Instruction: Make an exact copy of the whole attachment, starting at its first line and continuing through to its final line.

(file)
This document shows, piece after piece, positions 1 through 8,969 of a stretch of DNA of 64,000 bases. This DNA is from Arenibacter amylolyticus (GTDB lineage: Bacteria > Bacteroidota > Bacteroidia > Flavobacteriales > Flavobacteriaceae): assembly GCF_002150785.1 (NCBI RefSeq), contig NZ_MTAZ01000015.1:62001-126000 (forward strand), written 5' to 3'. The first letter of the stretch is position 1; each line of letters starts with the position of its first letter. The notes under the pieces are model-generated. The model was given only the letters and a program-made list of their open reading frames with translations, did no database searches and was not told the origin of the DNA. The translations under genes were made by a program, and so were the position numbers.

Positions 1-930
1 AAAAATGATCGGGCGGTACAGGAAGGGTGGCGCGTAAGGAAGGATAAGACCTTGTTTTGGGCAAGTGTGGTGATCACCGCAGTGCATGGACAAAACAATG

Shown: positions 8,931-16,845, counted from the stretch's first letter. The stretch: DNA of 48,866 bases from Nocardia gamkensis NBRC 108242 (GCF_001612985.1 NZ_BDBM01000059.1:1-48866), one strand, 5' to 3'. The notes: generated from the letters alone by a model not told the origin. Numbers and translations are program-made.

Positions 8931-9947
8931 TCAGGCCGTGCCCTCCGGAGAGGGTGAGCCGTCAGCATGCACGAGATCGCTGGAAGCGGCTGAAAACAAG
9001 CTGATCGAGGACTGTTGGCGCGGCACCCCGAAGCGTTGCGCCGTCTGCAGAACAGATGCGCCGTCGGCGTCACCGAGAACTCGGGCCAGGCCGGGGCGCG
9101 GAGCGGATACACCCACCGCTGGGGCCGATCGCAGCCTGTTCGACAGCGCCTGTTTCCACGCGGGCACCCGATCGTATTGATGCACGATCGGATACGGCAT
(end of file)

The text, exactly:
This document shows, piece after piece, positions 1 through 8,969 of a stretch of DNA of 64,000 bases. This DNA is from Arenibacter amylolyticus (GTDB lineage: Bacteria > Bacteroidota > Bacteroidia > Flavobacteriales > Flavobacteriaceae): assembly GCF_002150785.1 (NCBI RefSeq), contig NZ_MTAZ01000015.1:62001-126000 (forward strand), written 5' to 3'. The first letter of the stretch is position 1; each line of letters starts with the position of its first letter. The notes under the pieces are model-generated. The model was given only the letters and a program-made list of their open reading frames with translations, did no database searches and was not told the origin of the DNA. The translations under genes were made by a program, and so were the position numbers.

Positions 1-930
1 AAAAATGATCGGGCGGTACAGGAAGGGTGGCGCGTAAGGAAGGATAAGACCTTGTTTTGGGCAAGTGTGGTGATCACCGCAGTGCATGGACAAAACAATG

Shown: positions 8,931-16,845, counted from the stretch's first letter. The stretch: DNA of 48,866 bases from Nocardia gamkensis NBRC 108242 (GCF_001612985.1 NZ_BDBM01000059.1:1-48866), one strand, 5' to 3'. The notes: generated from the letters alone by a model not told the origin. Numbers and translations are program-made.

Positions 8931-9947
8931 TCAGGCCGTGCCCTCCGGAGAGGGTGAGCCGTCAGCATGCACGAGATCGCTGGAAGCGGCTGAAAACAAG
9001 CTGATCGAGGACTGTTGGCGCGGCACCCCGAAGCGTTGCGCCGTCTGCAGAACAGATGCGCCGTCGGCGTCACCGAGAACTCGGGCCAGGCCGGGGCGCG
9101 GAGCGGATACACCCACCGCTGGGGCCGATCGCAGCCTGTTCGACAGCGCCTGTTTCCACGCGGGCACCCGATCGTATTGATGCACGATCGGATACGGCAT